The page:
Samuel Gregg: ‘Must Catholics Favor Socialized Medicine?’
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Samuel Gregg: ‘Must Catholics Favor Socialized Medicine?’

Acton Director of Research, Samuel Gregg, recently discussed Catholicism and healthcare over at Crisis Magazine. In his article, he asks “Must Catholics favor socialized medicine?” Gregg begins by addressing whether or not “access to healthcare may be described as a ‘right.'” He asserts that Catholics should agree it is a right based on a 2012 address Pope Benedict XVI made to healthcare workers, in which he unambiguously spoke of the “right to healthcare.” Gregg continues:

But the real debate for Catholics starts when we consider how to realize this right. Rights are a matter of justice, and justice is a primary concern of the state. Indeed Benedict XVI noted in his 2012 message that healthcare is subject to the demands of justice—specifically distributive justice—and the common good.

Some Catholics may believe this implies we’re obliged to support a more-or-less socialized healthcare system such as Britain’s National Health Service. Yet nothing in Benedict’s message or Catholic social teaching more generally implies this is the only possible path forward.

He quotes Theodore Dalrymple, a medical doctor and British social commentator who spoke about Britain’s National Health Service’s performance in 2011:

The cumulative increase in spending on the NHS from 1997 to 2007 was equal to about a third of the national debt. After all this spending, Britain remains what it has long been: by far the most unpleasant country in Western Europe in which to be ill, especially if one is poor. Not coincidentally, Britain’s healthcare system is still the most centralized, the most Soviet-like, in the Western world. Our rates of postoperative infection are the highest in Europe, our cancer survival-rates the lowest; the neglect of elderly hospital patients is so common as to be practically routine. One has the impression that even if we devoted our entire GDP to the NHS, old people would still be left to dehydrate in hospitals.

Gregg argues that while state run healthcare programs may not be efficient, another issue to look at is whether or not they are just:

Looking then at justice, the idea that everyone has a right to healthcare means that all of us have some positive duties concerning others’ healthcare. Sometimes these duties are clear. Parents, for instance, have the primary responsibility to meet their children’s healthcare needs, consistent with the use of family resources to promote all of its members’ overall flourishing.

At the same time, justice requires us to consider precisely what everyone in a given society owes to everyone else with respect to people’s often different healthcare needs. Must, for instance, a man sacrifice his entire family’s resources (and thereby severely compromise his family’s ability to support all of its other members’ capacity to participate in goods that include but also go beyond health) in order to provide his alcoholic father suffering from terminal liver-cancer with a treatment that has a 15 percent success-rate at keeping patients alive for another six weeks?

Certainly distributive justice is about need. But distributive justice also embraces questions of merit. As Donald Condit notes in his monograph A Prescription for Healthcare Reform, “we can expect to be held accountable for choices we make, including those regarding our personal health…. A Christian discussion of health care reform cannot neglect the role of personal responsibility when considering the prevalence of obesity, alcohol abuse, smoking, and lack of exercise.”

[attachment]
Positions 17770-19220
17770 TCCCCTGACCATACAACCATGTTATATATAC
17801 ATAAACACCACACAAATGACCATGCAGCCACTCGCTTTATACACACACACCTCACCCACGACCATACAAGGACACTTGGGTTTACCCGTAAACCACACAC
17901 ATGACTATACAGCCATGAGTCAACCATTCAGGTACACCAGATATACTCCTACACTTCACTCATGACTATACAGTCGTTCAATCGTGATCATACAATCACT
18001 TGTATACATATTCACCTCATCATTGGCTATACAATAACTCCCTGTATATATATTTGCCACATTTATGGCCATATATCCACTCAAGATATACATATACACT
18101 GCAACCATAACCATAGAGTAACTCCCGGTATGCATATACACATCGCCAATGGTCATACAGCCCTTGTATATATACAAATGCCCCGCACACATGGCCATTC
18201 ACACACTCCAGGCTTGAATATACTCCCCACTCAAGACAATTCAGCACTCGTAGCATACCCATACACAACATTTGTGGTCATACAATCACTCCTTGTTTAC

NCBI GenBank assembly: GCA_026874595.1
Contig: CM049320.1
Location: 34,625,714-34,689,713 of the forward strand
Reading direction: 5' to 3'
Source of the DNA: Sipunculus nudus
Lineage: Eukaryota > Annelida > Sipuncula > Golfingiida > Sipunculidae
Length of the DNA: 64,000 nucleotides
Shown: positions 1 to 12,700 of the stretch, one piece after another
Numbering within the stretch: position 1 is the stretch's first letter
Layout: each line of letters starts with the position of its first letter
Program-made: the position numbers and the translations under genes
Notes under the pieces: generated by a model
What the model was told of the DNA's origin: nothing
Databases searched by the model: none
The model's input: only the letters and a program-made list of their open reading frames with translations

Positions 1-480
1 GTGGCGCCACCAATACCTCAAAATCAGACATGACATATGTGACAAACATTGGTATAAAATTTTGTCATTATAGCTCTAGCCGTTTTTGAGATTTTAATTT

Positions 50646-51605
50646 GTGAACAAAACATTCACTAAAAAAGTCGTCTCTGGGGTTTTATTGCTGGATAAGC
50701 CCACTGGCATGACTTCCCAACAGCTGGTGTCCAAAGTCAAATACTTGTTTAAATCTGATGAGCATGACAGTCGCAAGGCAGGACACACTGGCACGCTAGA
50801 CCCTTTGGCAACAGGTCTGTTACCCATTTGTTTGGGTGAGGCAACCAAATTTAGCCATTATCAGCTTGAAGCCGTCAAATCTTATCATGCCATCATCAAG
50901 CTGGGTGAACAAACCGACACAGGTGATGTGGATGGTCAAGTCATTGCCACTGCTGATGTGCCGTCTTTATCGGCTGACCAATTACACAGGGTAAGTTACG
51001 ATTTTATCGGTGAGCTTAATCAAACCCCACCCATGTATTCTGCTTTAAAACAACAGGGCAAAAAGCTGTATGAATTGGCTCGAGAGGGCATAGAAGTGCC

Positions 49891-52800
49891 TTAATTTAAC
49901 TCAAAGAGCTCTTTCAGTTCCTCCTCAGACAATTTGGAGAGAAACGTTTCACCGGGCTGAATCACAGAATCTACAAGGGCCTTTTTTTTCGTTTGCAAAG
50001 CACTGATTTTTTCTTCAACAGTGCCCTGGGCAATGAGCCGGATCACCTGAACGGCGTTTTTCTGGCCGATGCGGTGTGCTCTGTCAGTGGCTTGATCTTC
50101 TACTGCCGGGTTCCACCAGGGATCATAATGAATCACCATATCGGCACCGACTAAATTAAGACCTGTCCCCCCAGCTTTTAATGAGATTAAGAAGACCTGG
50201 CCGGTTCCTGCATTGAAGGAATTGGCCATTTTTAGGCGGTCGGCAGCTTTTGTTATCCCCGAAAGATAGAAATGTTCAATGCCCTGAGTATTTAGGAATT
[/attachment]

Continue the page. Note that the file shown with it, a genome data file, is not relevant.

Clearly there are many issues that even a well-founded recognition of a right to access healthcare cannot resolve by itself. Nor is it obvious that government top-down control of healthcare is the only (let alone the most optimal) way of actualizing such rights.

He concludes by arguing that Catholics should not feel compelled to favor socialized medicine and that there are several potential solutions to this issue of healthcare access:

Thus, when addressing a question such as “how can I promote better access to health care,” living the Church’s teaching does not always mean that Catholics can only support one particular healthcare policy. I would even venture that the same framework of analysis suggests that no Catholic would be obliged, as a matter of informed conscience, to support an Obamacare stripped of elements such as the HHS mandate that directly violate Catholic teaching. When it comes to healthcare—and, in fact, most public policy issues—there are often many legitimate ways for Catholics to do good: ways that may be incompatible with each other but are nevertheless fully consistent with Catholic teaching. As Aquinas and the entire Church tradition from apostolic times onwards has emphasized, while one may never intentionally choose evil, the doing of good doesn’t always mean there’s just one right path to follow.

No doubt, some believe such arguments risk weakening the Church’s effectiveness in promoting the right to healthcare in the public square. The point, however, of Catholic moral reasoning is not to maximize political effectiveness, let alone ensuring that the Church remains a “player” in Washington, D.C. Rather it is about helping Catholics to live Christ’s way through all our free choices, thereby contributing to the substance—starting with ourselves—that He will raise up at the end of time, as Gaudium et Spes states, “freed of stain, burnished and transfigured, when Christ hands over to the Father: ‘a kingdom eternal and universal, a kingdom of truth and life, of holiness and grace, of justice, love and peace’” (GS 39).

Granted, this may mean little in worldly-terms. It is nonetheless the ultimate horizon to which Christ calls us—including in healthcare policy.

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